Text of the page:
Biden Suffers Defeat as Senate Votes to Nix Vaccine Mandate

The Biden administration has suffered a rather humiliating defeat in the Senate over the vaccine mandate for large businesses. (Flickr)

President Joe Biden, his administration, and congressional Democrats suffered a major political defeat on Wednesday.

The Senate voted by a narrow majority to make null and void the president’s COVID-19 vaccination mandate for the workers of all businesses with at least 100 employees.

Major Encroachment on Personal Constitutional Freedom

Ever since he announced the policy in early September, Biden’s vaccination mandate has faced determined opposition, based on the defense of constitutional freedoms of American citizens.

The enforcement of the vaccine mandate for businesses with 100 or more workers got suspended back in November by the courts, pending further court rulings. However, it hasn’t been killed off entirely. It has continued to weigh over the head of the American people, causing stress and worry.

The Biden administration has kept promoting the idea, leading to more and more companies adopting the policy without being forced to do so. The mandate has been debilitating business and economic activity for numerous companies.

One particularly worrisome provision of the now-suspended policy was allowing the Occupational Safety and Health Administration (OSHA) to impose fines of more than $13,000 for any possible mandate violation.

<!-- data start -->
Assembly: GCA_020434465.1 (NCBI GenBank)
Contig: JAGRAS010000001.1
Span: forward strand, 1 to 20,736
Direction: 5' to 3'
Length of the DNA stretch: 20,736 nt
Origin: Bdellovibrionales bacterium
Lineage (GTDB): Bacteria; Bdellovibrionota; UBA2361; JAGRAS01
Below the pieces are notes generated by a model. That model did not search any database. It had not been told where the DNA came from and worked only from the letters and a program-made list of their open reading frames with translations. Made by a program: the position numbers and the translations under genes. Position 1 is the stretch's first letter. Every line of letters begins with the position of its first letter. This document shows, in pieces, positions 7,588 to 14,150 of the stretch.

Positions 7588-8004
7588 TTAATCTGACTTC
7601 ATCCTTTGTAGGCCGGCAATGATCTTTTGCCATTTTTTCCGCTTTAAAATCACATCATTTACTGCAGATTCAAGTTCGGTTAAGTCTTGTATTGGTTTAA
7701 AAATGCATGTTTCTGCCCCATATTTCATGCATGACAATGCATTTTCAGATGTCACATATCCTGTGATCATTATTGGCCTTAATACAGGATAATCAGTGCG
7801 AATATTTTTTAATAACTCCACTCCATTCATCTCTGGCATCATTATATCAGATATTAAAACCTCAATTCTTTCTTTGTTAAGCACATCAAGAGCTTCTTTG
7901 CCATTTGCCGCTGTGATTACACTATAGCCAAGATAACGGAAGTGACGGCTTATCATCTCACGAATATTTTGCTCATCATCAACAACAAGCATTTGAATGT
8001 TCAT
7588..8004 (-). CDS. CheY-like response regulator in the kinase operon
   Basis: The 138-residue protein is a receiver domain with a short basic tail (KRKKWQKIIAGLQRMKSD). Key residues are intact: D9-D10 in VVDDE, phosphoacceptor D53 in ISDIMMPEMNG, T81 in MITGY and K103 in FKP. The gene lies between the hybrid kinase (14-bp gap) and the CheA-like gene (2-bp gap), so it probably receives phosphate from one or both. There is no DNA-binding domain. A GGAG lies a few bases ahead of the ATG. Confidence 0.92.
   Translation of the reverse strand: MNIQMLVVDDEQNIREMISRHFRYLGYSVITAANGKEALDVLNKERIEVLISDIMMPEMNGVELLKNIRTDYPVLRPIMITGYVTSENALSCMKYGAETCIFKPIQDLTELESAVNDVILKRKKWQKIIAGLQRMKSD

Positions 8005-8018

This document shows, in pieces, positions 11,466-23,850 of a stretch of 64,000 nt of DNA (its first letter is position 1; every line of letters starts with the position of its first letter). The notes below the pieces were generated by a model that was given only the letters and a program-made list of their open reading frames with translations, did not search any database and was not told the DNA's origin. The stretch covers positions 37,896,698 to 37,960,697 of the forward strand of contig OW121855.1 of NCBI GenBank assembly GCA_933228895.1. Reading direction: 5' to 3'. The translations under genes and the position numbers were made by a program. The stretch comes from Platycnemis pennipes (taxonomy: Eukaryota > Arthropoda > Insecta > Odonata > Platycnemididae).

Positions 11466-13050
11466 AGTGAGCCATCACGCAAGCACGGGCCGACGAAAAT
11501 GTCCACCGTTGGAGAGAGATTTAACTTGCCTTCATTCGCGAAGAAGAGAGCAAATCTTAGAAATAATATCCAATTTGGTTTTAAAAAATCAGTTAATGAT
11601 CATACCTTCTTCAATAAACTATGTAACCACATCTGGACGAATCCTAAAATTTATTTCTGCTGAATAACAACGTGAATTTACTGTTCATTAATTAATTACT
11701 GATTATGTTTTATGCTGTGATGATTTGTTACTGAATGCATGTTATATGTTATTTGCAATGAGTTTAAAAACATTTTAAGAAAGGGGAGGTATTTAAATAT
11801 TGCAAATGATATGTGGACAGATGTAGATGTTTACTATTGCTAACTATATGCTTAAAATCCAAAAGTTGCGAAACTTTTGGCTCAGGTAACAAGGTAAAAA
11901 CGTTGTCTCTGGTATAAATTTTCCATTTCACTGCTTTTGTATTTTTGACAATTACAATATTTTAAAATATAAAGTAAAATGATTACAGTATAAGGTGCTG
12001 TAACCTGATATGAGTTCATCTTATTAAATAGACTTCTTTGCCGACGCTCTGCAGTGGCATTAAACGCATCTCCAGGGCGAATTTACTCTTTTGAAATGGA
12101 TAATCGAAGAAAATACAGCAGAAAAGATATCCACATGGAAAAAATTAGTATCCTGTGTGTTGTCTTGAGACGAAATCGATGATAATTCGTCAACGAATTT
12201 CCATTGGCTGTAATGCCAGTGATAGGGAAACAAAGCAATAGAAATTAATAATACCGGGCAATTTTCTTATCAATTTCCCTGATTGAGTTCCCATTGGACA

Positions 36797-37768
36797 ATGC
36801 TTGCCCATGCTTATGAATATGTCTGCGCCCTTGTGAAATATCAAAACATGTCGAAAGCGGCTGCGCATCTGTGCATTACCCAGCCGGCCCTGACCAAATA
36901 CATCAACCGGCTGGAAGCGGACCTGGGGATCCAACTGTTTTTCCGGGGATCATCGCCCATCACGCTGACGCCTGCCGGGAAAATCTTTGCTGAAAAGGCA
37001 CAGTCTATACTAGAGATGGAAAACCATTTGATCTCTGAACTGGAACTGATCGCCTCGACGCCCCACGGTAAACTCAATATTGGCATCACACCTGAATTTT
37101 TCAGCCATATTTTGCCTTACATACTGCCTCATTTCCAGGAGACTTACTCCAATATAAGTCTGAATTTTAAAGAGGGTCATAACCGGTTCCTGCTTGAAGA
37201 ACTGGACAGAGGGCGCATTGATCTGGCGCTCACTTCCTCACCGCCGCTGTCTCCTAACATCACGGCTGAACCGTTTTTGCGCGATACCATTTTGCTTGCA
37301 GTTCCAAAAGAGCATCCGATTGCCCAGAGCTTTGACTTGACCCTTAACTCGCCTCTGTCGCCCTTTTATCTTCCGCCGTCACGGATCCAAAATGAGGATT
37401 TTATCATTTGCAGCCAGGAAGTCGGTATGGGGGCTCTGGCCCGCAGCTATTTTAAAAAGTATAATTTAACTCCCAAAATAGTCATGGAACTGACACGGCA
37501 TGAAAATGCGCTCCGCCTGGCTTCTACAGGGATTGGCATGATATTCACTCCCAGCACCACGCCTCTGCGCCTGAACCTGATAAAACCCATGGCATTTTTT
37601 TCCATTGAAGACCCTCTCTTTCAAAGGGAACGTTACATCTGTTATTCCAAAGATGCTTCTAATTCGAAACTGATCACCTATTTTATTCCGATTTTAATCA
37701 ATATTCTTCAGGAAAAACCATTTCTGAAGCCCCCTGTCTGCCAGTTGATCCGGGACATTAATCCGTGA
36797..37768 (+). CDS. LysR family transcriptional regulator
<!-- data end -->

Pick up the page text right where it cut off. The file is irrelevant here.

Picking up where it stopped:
That is why it relieved many Americans when the Senate voted 52-48 on Wednesday to adopt a resolution sponsored by GOP Senator Mike Braun of Indiana to kill the Biden vaccination mandate.

Besides the 50 GOP Senators, the resolution was also backed by two Democrat senators – West Virginia’s Joe Manchin and Montana’s Jon Tester.

Senator Jon Tester of Montana was one of the two Democrats who sided with the GOP. (Flickr)

No Legal Consequences, but Political Defeat for Biden, Democrats

Senator Mike Braun initiated the anti-mandate resolution under Congress’s power to kill a policy of federal agencies if both chambers of the US legislature approve a resolution to that end, and it is then signed by the president.

Alternatively, if the president vetoes the document, Congress still theoretically can kill the policy it is against by overriding the presidential veto. As Democrats hold a majority of 221 over 213 Republicans in the House, it is unlikely the House is also going to adopt the resolution.

Nevertheless, it is still a major political victory for the Republicans and a defeat for the White House and the Democrat Party.

Sen. Braun, who sponsored the resolution, argued “Main Street job creators” have been complaining about the mandate. His colleague Shelley Moore Capito (R-WV) declared about 40% of the workforce in her home state of West Virginia may become unemployed if the mandate is implemented.

Another GOP Senator, John Barrasso of Wyoming, warned the very nature of the Biden mandate may actually harden the opposition to vaccination. Some people who may have gotten the vaccine may decide not to, just out of principle.

Democrat Senator Chuck Schumer, the Senate Majority Leader, lambasted the resolution and those who are opposed to the administration’s vaccination mandate for large employers as obstacles to ending the COVID-19 pandemic.

He blamed social media and “the far-right” for spreading false information about the vaccines. Schumer compared the “anti-vaxxers” to those who thought the sun was going around the earth.

Earlier this week, a White House statement made it clear Biden has been advised to impose a veto on the anti-mandate resolution if it somehow reaches his desk.